Are sometimes wrong…
This week, a couple of days ago, was forecast to be very grey and overcast, possibly with a bit of rain. It really irritates me, along with the rest of the population obviously, when there is a surprise good weather day and I have to go to work. Not yesterday (or today, and fingers crossed, the rest of the week!).
On this very lovely weekend weather wise we got started with the veg bed prep. As mentioned, the potatoes are in bed E this year, this bed having been dormant and covered for a year.
Z dug over the whole of bed C ready for the onions to go in. This forked over ok but was a little patchy so it’s been evened out with a little compost. This year we’ve gone with the same as last as they stored well, Sturon. We’ll also put in a red onion, Red Baron. We’re not going to bother with shallots as the sets are expensive and they don’t seem to do that well in our soil.
I’ve bought 150 sets in all – this probably won’t fill the bed so we’ll stick in a few more ‘tates to fill the gap.
Z also weeded half of bed F and forked in a load of sheep, rabbit and chicken poo before mulching it with straw. This bed will be the squash bed next year so we’re trying to up the nutrients in it before plants go in in June time.
I think that this week will mark the end of the harvest, which considering it is mid way through October, is not half bad. Today we have collected a load more wind falls and I have made an apple and blackberry pie with the last of the blackberries.
We have been chopping the raspberries back, and I dug up a Dr-Who-monster of a bramble root today.The veg patch is telling us that it needs a rest. The courgette plants and butternut squash plants are drying out and turning crispy, so I think we have had the last of them. The butternuts I have brought inside to ripen and store for use in December and January.
I have weeded the chard bed and thinned it out in the hope that we may get a few winter greens from there if we frost protect it. The final freezer stores view looks like this. I Will keep records here of when we run out of ready meals, so I can gauge how much to grow for next year. September and October have been very cheap food months with our food self sufficiency being somewhere around 80% I would say. November we are hoping to eat from the freezer and retain a 70-80 % self sufficiency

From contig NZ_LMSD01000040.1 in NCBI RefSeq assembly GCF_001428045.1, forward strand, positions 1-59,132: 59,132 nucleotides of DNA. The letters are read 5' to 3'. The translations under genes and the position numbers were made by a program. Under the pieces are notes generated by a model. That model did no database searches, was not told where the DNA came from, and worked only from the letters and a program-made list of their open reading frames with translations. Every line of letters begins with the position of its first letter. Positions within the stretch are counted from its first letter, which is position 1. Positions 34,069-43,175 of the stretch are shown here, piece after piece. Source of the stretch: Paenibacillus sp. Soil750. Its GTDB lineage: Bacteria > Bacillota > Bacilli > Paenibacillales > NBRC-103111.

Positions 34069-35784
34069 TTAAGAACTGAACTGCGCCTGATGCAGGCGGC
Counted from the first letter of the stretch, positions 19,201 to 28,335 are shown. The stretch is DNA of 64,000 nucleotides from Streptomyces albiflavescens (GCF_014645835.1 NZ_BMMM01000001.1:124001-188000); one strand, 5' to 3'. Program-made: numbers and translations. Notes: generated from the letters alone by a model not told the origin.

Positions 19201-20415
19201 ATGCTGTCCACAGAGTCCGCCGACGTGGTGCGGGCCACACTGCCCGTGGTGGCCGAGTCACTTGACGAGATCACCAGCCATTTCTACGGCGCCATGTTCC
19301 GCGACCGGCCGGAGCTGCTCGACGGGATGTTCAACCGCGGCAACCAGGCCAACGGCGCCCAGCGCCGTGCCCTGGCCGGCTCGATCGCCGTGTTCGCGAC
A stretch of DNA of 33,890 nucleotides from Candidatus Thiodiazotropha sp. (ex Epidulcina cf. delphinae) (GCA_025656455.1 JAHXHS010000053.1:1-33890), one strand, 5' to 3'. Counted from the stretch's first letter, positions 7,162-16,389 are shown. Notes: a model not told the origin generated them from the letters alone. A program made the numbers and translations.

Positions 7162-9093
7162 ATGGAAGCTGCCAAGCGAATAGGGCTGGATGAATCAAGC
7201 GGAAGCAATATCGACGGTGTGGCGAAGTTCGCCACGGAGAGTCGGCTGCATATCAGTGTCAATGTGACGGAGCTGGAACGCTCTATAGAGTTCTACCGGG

It difficult to see in the freezer picture but that is about 60 boxes of stored produce or meals. Soups, pasta sauces, hasbrowns, applecake, stewed fruit, flash-frozen berries etc.
Let’s see how long it lasts….
As the Autumn is coming/ here, we have decided to reconfigure the pallet shed so that;
A) a family of mice or rats do not take up residence
B) we have a little dry dock for raining days
To winterise our pallet shed, I have removed the soft furnishings such as the futon, ( sadly, as Becky and I had many an afternoon snooze on that sofa during the spring and summer), and have replace it with two plastic chairs. Plastic chairs are obviously easier to keep clean when we are popping in here during the muddy winter, and harder to chew through and make a bed out of if you are a rodent. I have also raised the chuck box off of the floor, as we are more likely to be making cups of tea inside rather than on the pub bench outside.
The weather had been fab today, but it’s good to plan ahead in small holding.
Tonight we are in Suffolk enjoying a weekend away, and the sky has done this…
We have hot baked potatoes cooking in the oven and fresh ripe tomatoes to go with some beautiful cold cuts of gammon.
It must be autumn.
I have started thinking about my autumn projects, and crab apple jelly is top of my list. I have spotted a tree nearby with a huge burden of lovely red fruits. For those of your who don’t know how it is done, here is a brief recipe.
Crab Apple Jelly
A big bag of crab apples ( you measure the juice later on).
Jars and jam tops
Wash and crop your crab apples
Cover with water
Stew until they are pulpy
Put the pulp in a jelly bad or muslin
Leave over night to collect the juice
Measure the juice and feed the pulp to your chickens (prepared outside defra!).
For every 600ml, weigh out 450g granulated sugar.
Heat the juice in a large pan, and when it boils, add the sugar, stirring until it dissolves.
Then boil rapidly for about 8 minutes without stirring, until setting point is reached.
Check using the wrinkle method for a setting point.
Jar in hot jars and seal.
Eat with meat or cheese.
We have been lucky enough to have two fantastic weekends of weather since we got back from holiday. It is early June and the day looks set to be perfect. It makes its so much easier to keep on top of things when the weather plays ball according to the seasons. There is no doubt that small holding in the winter is hard work, and a labour of love; we need the summer to be resonable or it can seem like an endurance test. Yesterday the day was beautiful and hot, and today looks set to be even better. Becs is having to mow the grass each weekend, but from memory that slows down by mid June.
Yesterday was literally the first nice day in Spring. It was clear and sunny all day. We took the opportunity to get the animals moved into their Spring configuration and rotate and rest some areas of the plot. We like to move the birds and bunnies under the large Ash tree for the summer, to give them plenty of shade. They also love to scratch in the dirt around the base of the tree and generally appreciate a change of scenery. The sheep are now very near to lambing, so we have move them onto the bottom pasture near the paste and the river. Once the lambs are born we will open up the top pasture as well and then secure the whole area around them with electric netting.